His granddaughter, the very beautiful, erudite and austere Catherine de Parthenay the Archbishop, wife of the Protestant René de Rohan, inherited the estate and held court in Parc Soubise where her cousin Henri de Navarre, the future Henri IV, came to visit her. Although under her spell, he can’t help but recognize that Catherine has a hard tooth. He will say of her “Here comes Madame de Rohan; watch out, ladies, so she doesn’t spit on you. At the very least, if she doesn’t spit on it, she will take it seriously.” Catherine is an outstanding builder and manager. It is to her that the property owes the magnificent 17th century buildings: the large barn with its unique architecture in the region, the large attic with the frame of an overturned boat hull and the cellar.The couple will have 2 sons, Benjamin and Henri.Benjamin will die young following a villainous duel and Henri will become the pride of his parents.

Henri leader of the Huguenot armies

Life under the Rohans is not a long calm river. Indeed the religious wars between Protestants and Catholics are over. The Edict of Nantes which put an end to the conflict was signed in 1598 by Henry IV. It authorizes religious freedom and still allows the great feudal lords to raise armies and hold a stronghold. It does not take less for the Protestants to resume the fighting that will be called “the Huguenot wars” from 1621 to 1628. Clashes are frequent and spread rapidly throughout the southwest. The Duke and Duchess are devout Protestants. The Park and its inhabitants quickly became an active center of the revolt against King Louis XIII.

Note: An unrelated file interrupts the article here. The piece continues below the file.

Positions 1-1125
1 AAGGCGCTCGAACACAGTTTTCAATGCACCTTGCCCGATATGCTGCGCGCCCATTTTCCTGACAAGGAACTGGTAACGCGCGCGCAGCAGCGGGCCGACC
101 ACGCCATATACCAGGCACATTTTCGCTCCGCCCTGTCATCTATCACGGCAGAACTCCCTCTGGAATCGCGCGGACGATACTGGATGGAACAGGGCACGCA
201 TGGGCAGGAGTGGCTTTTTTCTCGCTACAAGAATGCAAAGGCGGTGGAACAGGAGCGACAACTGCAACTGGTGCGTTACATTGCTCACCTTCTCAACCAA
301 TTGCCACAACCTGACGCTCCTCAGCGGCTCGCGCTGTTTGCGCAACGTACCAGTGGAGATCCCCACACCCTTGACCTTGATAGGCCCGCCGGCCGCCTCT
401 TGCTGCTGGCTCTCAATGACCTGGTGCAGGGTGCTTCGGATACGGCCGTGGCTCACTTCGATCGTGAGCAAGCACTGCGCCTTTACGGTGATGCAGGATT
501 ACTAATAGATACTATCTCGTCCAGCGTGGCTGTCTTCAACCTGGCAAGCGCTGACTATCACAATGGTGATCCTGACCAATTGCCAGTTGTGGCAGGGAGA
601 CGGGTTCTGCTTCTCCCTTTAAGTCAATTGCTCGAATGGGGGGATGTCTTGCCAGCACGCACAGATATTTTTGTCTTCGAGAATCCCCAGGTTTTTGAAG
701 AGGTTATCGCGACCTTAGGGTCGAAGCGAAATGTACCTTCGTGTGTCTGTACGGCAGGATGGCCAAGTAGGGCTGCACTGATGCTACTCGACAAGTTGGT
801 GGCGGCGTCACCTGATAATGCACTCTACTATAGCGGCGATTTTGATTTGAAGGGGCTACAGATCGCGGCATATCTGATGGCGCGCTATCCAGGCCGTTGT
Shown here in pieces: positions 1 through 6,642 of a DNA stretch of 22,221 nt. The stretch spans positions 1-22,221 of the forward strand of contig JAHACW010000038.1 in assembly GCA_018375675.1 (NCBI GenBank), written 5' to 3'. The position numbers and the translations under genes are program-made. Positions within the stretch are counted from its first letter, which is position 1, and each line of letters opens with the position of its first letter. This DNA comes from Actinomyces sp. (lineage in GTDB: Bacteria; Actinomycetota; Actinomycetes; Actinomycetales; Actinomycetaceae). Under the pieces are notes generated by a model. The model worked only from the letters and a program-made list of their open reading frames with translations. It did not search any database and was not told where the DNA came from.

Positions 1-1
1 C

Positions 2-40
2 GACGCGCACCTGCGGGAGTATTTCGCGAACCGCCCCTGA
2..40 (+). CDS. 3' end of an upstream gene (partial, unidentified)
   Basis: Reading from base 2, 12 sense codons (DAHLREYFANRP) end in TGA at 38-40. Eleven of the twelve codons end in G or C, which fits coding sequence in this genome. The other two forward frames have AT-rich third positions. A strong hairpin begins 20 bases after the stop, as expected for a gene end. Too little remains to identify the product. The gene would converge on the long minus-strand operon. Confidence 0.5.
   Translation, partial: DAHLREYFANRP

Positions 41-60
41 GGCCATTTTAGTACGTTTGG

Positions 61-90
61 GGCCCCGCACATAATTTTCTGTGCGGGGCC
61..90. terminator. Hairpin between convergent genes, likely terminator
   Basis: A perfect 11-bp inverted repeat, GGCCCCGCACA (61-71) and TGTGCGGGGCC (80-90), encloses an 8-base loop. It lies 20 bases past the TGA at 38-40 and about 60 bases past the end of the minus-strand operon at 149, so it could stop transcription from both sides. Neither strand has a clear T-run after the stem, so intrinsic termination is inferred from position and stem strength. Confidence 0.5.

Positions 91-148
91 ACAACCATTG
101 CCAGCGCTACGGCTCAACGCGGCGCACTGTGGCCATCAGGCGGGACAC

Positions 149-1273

The son of Catherine and René, Henri de Rohan took the lead of the Protestant armies with the support of his brother Benjamin and his mother to go and fight the king’s armies led by Richelieu. He knows the Vendée well, having been its bishop. Cornered in La Rochelle in 1627 where it was waiting for help from the English, Henri’s Protestant army was besieged and had to surrender in 1628, after eating horses, rats, dogs, cats and… to finish boiled horse saddles ! Richelieu, to avoid a new rebellion, decides to dismantle all the castles of the Protestant leaders. This is how the Château du Parc Soubise was destroyed and then sold. Henri de Rohan is chased out of court by Catherine de Medici. A misfortune never arriving alone, the daughter of Henri de Rohan, Marguerite, falls in love with a noble Catholic and from an equally old but less prestigious family, Charles-Auguste de Chabot. She marries him out of love, to the despair of her parents but with the agreement of Louis XIV, who was only too happy to see the last offspring of this illustrious Protestant family enter the bosom of the Catholic Church!